| [The Ctrl-J shortcut for duplicating a layer or selection contents to a new layer is disabled in Elements 2. Use Layer > New > Layer via Copy instead.]
If you’ve never used an application that allowed you to create layers, you probably don’t know what the advantages are in having them.
Aside from the minor attraction of being able to keep your image organized by putting each element on its own separate labeled layer, the overwhelming advantage of layers is that they allow you to segregate your edits. I’ll demonstrate what this means in the following lesson. If you are a true beginner, this tutorial will also show you quite a few basic things about Element’s tools.
I’ll start with a simple, combination of drawn shapes, and then I’ll move on to a photograph.
Start by choosing File > New. Make your new document approximately five by five inches, any resolution, with a white background.
Choose the elliptical marquee tool from the toolbox. It’s hidden behind the rectangular marquee tool, in the upper left corner of the toolbox.
Drag in the document to create a selection. Press the Shift key as you drag to make the selection a perfect circle. Press the spacebar (while still pressing both the left mouse button, and the Shift key) to reposition your selection as you drag, if necessary.
Once you have your selection, any size, though a 2-3 inch diameter will be best, it needs to be filled with color. I clicked on the red swatch in the upper left corner of the Swatches palette to make that my foreground color. I then chose Edit > Fill and chose Foreground from the menu.
You can also press Alt-Backspace to fill a selection with the current foreground color.
|Choose Select > Deselect, or press Ctrl-D to deselect all. I now have a red circle on a white background on the background layer. Your Layers palette now looks like this.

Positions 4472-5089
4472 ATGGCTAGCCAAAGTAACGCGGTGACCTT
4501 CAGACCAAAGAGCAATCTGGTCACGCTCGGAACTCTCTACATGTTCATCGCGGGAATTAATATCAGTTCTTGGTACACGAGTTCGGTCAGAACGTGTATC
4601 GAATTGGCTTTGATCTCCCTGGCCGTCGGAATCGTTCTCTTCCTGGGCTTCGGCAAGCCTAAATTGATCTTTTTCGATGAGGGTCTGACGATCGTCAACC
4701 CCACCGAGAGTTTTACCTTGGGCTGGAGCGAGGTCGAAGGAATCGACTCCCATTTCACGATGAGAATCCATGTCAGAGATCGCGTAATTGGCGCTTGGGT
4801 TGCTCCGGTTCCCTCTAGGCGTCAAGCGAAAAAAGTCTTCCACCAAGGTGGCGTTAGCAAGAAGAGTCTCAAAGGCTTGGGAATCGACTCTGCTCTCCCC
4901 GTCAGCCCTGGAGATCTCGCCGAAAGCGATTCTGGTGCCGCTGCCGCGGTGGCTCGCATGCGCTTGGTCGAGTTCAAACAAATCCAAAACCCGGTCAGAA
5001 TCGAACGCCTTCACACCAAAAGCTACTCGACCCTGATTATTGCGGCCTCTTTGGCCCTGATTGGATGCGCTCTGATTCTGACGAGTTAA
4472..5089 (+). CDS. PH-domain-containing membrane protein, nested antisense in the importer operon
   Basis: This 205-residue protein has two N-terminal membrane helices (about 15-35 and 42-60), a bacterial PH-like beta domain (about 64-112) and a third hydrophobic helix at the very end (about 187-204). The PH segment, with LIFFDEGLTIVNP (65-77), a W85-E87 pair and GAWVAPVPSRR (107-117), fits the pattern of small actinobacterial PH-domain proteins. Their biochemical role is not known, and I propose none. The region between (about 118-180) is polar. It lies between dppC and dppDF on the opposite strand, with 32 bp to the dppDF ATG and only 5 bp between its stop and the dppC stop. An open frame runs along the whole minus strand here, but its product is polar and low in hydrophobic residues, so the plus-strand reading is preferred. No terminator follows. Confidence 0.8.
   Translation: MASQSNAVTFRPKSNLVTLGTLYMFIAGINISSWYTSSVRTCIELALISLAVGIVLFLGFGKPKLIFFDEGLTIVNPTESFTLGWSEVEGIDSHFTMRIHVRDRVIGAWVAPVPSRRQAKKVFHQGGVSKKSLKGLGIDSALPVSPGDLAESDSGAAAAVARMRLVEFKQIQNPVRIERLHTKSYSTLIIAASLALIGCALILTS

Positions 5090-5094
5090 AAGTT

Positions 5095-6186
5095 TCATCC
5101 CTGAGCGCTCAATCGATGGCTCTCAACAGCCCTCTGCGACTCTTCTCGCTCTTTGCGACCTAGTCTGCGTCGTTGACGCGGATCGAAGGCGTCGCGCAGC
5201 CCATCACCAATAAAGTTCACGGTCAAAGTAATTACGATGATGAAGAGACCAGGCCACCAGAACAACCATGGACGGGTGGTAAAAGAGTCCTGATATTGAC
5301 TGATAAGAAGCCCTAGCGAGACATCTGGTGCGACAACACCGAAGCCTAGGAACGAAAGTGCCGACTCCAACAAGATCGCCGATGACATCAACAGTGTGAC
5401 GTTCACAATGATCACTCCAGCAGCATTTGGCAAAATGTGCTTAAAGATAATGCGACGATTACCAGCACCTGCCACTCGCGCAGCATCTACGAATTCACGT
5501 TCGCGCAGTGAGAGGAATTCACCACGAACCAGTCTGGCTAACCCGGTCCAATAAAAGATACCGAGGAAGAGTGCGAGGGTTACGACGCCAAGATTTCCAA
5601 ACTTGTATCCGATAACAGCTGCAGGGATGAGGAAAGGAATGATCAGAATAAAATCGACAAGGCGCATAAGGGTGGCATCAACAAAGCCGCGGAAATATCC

Note the padlock icon that the cursor is pointing to. All new documents are created with one, background layer. Unlike regular layers, this background layer does not allow transparency, and cannot be moved.
However, it is a simple matter to turn the layer into a ‘regular,’ unlocked layer. Just double-click the layer, and give it a new name in the dialog box that appears. Or, simply click OK, and accept Adobe’s default name of Layer 0.
Now, suppose I want to add a black, rectangular outline around my red circle to frame it.
I would choose the rectangular marquee tool in the toolbox, and drag my marquee in the image. Note that you can move an active selection outline after you’ve created it by having a selection tool chosen in the toolbox, and then positioning the cursor within the selection outline. The cursor will then look like this.
Drag with the cursor within the selection outline to reposition it.
You can also use the arrow keys to nudge a selection outline one pixel at a time (or hold down Shift while using the arrow keys to move it ten pixels at a click), so long as you have a selection tool chosen in the toolbox. The selection tools are the marquees, the lassos, and the magic wand.
With the rectangular selection active, and in position, I clicked the default colors box in the bottom left corner of the toolbox.
This makes black the foreground color. I then chose Edit > Stroke. The current foreground color shows up as the chosen stroke color in the dialog box. If you want to choose a different color, click on the color box, which the cursor is pointing to in the illustration above, and the color picker will appear.
Once you have chosen the color, and width that you want, click OK, and the selection outline will be painted in that color and width.
Press Ctrl-D, or choose Select > Deselect to deselect the outline.
I now have a black outline around my red circle, all on a white background, and all on the one background layer.